Fresh Fruit Blues


We successfully completed our challenge last week as part of the End Hunger Fast campaign. The four of us ate and drank only what would be in a typical food bank parcel for three days, and filled our recycle bin with empty tins!

In some ways, this was an easy challenge. One aim of the challenge was to stand in solidarity with people in Britain who are going hungry, but actually, there is no need to go hungry with a food parcel. Although it consists only of dried or tinned food, the range of food is designed to be pretty nutritionally complete, and to be enough food to last a family for three days, giving breathing space to deal with whatever crisis has led to needing a food parcel. So we had plenty to eat, and even some left over at the end.

There were other challenges instead. The first was to turn a pile of shopping into three breakfasts, three lunches and three dinners for everyone. This took a bit of thinking and planning in advance, but we managed not to eat the same think for three days. Oh, apart from breakfast, which was only Corn Flakes and No Toast! No bread in a food parcel as it is perishable, so packed lunch was a challenge. There is pasta in the mix, and lots of people donate little packets of noodles, pasta, cous cous etc. So packed lunch was based around things like this, mixed with items out of the fish/meat and veg tins. At home I was able to have soup or a tin of spaghetti hoops! For dinner we had tuna, pasta and peas with tomatoes (and more for lunch the next day!), corned beef hash (definitely the favourite) and chilli con carne.

The thing about this challenge was that we were eating food which someone else has chosen for us. It took away our own choice and made us to eat things we wouldn’t do normally. It also means that there were restrictions. I measured out the juice on Monday to make sure we all had a fair share until Wednesday. I was worried that the milk wouldn’t last, and there would have been no alternatives if anyone didn’t like something.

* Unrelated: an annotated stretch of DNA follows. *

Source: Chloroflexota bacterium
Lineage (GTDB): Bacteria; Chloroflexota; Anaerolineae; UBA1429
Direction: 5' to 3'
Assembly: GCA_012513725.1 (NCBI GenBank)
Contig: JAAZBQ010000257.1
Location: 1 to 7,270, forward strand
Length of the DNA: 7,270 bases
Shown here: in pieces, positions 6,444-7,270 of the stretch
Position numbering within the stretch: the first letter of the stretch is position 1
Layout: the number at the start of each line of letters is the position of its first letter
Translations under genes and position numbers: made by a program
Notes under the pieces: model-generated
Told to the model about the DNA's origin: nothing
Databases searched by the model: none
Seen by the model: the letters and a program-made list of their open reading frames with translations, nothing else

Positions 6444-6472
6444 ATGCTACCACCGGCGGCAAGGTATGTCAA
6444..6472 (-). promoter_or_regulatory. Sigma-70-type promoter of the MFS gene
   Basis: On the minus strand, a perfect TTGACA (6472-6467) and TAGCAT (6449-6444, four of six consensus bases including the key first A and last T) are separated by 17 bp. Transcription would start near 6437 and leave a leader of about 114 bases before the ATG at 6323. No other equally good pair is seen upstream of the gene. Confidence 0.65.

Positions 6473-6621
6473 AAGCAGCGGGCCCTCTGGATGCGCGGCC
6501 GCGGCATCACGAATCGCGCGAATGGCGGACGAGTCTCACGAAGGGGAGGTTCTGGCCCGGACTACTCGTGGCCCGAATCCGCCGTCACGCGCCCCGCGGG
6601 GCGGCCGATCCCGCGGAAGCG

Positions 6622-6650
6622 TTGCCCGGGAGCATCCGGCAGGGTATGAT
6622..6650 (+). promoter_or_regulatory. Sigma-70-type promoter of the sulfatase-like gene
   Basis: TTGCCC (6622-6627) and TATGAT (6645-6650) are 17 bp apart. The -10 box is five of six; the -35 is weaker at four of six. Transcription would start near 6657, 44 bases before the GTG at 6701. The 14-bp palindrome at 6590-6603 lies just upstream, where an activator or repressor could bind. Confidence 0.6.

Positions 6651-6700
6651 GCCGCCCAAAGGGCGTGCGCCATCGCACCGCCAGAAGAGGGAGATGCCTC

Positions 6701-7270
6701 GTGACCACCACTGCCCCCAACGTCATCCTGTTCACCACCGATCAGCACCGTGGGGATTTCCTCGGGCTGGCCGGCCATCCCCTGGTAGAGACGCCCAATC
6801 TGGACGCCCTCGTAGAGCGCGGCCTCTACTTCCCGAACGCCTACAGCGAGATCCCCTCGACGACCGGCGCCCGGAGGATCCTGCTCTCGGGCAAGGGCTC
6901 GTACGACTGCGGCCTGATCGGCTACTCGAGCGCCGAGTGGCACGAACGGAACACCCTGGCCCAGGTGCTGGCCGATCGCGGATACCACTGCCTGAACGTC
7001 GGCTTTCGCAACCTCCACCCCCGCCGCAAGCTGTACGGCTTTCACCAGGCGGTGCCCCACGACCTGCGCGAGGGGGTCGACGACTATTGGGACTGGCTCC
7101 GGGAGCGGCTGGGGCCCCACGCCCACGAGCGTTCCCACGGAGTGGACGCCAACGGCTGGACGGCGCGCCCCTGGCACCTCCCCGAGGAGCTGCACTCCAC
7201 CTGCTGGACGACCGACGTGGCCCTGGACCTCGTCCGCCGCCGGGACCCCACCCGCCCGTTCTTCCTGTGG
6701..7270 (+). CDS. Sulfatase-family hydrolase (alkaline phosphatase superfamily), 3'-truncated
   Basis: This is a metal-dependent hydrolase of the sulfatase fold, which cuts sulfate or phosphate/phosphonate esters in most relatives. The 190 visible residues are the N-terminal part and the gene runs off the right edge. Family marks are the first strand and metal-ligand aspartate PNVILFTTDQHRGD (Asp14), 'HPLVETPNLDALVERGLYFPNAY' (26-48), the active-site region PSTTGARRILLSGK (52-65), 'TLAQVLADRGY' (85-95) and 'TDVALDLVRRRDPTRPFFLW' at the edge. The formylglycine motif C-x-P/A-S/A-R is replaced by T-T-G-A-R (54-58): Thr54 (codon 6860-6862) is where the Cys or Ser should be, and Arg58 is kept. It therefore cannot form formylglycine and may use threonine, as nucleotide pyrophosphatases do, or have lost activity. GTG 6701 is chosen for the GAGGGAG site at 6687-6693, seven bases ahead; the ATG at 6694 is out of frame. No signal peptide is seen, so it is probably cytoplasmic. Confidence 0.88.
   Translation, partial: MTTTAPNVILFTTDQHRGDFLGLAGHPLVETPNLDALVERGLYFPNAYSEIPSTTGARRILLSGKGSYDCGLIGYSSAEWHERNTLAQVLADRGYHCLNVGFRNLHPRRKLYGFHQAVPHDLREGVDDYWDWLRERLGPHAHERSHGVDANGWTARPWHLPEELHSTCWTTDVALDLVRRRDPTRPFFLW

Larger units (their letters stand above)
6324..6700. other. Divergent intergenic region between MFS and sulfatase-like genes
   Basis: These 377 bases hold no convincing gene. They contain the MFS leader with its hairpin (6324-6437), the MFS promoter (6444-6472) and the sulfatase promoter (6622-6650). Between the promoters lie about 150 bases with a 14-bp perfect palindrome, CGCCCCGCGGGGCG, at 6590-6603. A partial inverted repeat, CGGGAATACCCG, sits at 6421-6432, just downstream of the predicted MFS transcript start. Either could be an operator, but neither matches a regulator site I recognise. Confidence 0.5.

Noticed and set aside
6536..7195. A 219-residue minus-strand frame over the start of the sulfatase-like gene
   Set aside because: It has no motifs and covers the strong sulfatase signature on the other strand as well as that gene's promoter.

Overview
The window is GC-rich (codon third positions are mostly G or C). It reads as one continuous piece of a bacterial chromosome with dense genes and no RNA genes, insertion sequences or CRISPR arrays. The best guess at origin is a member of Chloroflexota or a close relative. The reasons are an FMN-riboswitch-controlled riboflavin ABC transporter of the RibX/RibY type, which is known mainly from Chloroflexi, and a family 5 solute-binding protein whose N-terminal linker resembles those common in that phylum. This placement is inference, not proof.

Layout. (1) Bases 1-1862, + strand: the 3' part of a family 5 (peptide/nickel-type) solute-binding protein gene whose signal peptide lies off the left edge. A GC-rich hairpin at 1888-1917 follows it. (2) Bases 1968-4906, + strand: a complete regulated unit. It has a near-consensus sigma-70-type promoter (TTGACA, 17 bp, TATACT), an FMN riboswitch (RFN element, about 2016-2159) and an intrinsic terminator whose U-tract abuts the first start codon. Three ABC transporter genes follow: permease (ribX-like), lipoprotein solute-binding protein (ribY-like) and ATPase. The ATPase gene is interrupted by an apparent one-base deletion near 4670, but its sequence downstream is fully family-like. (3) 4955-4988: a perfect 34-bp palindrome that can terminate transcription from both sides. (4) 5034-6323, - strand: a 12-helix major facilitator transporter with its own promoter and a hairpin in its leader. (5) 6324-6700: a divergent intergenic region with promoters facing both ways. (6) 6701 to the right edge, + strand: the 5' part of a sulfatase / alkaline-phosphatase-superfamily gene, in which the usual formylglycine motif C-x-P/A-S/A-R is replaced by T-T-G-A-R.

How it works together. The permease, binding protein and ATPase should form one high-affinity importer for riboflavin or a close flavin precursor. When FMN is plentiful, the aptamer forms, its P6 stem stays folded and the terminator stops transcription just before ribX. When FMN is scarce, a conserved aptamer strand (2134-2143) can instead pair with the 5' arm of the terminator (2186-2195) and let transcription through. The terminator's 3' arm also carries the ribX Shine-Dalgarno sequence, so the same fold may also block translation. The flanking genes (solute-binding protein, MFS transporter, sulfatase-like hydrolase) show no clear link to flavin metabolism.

But the biggest challenge, which none of us had expected, was the lack of fresh food.We didn’t realise how much we would miss it! I don’t avoid tins and packets in my cooking, and there was nothing in the food parcel that I would never eat or buy (apart from tinned carrots – yuck!). But three days with nothing fresh at all, and we were all desperate for something cool and fresh in our mouths! I can’t believe how sweet and delicious a piece of apple tasted at breakfast last Thursday.

Food banks do a really important job. They help to bridge the gap when people are in crisis, and mean that people do not need to go hungry. But food banks know they are not a long-term solution to the problem. Certainly after eating a food parcel for three days, I wouldn’t want to stick to that diet for any longer. The food bank I worked with for a while (Knowsley Foodbank) gave out fresh food whenever it could, which made a big difference for many. Food banks also sign post people to other help, such as debt advice, job search support, benefits advice and other services. We also need an end to poverty wages, insecure jobs and uncertain hours; access affordable credit; and a fair benefit system which doesn’t penalised the vulnerable. That’s why we’re going to continue to support End Hunger Fast and join the national day of fasting on 4th April.


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